SpaceX Dragon Returns with Array of Space-Based Biotech and Fiber Optics

The recent conclusion of SpaceX's 30th Commercial Resupply Services (CRS) mission saw the return of over 40 science and technology payloads sponsored by the International Space Station (ISS) National Laboratory, showcasing a diverse range of research endeavors. Notable among these were investigations exploring novel therapies for vision loss and cancer treatment, alongside advancements in space-manufactured optical fibers. Oculogenex's gene therapy aimed to combat age-related macular degeneration, Encapsulate's tumor-on-a-chip system sought to revolutionize chemotherapy testing, and LambdaVision investigated powdered protein for artificial retinas manufacture. Additionally, Flawless Photonics' project aimed to enhance the quality of optical fibers like ZBLAN through microgravity manufacturing.

The returned payloads also included projects from the National Stem Cell Foundation and the University of Connecticut, focusing on neuroinflammation mechanisms and producing novel biomedical materials, respectively. Furthermore, an educational project from Oklahoma State University, in collaboration with the Choctaw Nation of Oklahoma and Boeing, explored the effects of spaceflight on Choctaw heirloom seeds, aiming to inspire Native American students in STEM fields. These initiatives underscore the ISS National Laboratory's role in fostering innovation, advancing scientific knowledge, and promoting collaboration across diverse scientific disciplines, both in space and on Earth.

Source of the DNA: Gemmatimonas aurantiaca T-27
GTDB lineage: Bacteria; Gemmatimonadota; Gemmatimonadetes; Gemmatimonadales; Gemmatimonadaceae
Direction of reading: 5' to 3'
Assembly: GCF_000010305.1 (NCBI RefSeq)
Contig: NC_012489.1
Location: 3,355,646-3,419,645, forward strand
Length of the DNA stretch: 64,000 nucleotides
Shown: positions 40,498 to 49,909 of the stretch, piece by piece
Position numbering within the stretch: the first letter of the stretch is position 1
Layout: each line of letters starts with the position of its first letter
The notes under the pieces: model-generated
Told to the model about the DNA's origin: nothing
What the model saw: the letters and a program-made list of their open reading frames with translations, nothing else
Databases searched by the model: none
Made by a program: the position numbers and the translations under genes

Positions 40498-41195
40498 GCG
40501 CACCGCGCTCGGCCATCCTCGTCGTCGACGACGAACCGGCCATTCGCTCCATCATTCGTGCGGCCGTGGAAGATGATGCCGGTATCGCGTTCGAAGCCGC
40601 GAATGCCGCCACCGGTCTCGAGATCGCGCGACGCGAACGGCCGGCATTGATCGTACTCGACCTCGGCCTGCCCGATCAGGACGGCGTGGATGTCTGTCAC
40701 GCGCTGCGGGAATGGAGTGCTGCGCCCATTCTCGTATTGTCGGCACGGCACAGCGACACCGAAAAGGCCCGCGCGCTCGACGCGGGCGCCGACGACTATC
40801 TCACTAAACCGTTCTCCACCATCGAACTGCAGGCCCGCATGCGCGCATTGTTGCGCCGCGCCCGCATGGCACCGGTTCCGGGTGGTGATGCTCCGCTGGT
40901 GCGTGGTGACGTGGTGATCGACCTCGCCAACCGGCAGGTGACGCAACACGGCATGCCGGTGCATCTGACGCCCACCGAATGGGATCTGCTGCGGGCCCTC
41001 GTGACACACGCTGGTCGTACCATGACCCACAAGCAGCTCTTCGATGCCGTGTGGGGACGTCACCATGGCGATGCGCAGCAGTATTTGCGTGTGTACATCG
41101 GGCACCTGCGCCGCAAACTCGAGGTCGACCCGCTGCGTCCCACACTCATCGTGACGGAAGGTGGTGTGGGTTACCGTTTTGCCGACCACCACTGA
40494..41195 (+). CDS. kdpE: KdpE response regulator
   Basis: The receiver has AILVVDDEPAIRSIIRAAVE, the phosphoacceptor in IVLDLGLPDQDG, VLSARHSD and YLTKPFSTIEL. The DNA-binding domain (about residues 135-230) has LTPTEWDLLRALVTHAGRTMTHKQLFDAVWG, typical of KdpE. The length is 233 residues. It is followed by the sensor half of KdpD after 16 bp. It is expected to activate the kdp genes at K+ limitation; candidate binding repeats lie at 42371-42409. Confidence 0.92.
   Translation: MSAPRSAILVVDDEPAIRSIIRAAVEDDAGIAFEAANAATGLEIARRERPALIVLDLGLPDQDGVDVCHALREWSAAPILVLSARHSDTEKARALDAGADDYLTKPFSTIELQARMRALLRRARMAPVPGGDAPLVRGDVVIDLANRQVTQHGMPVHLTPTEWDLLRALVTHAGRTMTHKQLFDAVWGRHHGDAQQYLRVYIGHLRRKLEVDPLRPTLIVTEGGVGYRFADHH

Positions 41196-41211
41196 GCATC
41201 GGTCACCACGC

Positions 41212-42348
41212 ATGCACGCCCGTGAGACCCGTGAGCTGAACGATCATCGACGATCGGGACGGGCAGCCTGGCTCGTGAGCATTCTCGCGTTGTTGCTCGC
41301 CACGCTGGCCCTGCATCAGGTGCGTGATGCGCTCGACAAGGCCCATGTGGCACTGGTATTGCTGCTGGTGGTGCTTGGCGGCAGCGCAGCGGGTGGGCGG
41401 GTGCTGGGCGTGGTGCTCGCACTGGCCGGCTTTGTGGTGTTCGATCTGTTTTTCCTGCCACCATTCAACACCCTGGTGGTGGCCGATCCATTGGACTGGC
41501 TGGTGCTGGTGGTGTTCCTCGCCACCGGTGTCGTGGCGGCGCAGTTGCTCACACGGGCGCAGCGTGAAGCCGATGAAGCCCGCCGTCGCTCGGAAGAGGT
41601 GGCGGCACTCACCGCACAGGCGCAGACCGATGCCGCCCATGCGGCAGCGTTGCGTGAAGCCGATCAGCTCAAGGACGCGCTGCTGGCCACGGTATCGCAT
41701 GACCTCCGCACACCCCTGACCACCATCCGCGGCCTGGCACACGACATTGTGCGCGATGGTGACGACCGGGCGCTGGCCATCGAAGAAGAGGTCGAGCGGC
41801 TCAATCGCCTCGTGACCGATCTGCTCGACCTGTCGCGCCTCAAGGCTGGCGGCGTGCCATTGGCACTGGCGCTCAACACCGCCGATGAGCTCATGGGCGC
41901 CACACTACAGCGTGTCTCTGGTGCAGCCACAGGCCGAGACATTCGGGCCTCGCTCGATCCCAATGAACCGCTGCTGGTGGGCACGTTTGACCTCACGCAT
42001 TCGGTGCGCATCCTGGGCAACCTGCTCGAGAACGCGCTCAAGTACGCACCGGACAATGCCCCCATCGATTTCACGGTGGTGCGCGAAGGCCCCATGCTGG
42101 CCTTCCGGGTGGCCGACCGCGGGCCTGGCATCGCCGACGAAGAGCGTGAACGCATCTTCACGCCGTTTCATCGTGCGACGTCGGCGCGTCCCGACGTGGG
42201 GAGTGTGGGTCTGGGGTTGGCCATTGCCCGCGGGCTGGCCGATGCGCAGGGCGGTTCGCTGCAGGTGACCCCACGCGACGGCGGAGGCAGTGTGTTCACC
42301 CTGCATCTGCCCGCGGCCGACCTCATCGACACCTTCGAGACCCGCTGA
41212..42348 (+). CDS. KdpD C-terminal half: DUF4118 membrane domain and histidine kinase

Become a Subscriber

Please purchase a subscription to continue reading this article.

Subscribe Now

Read more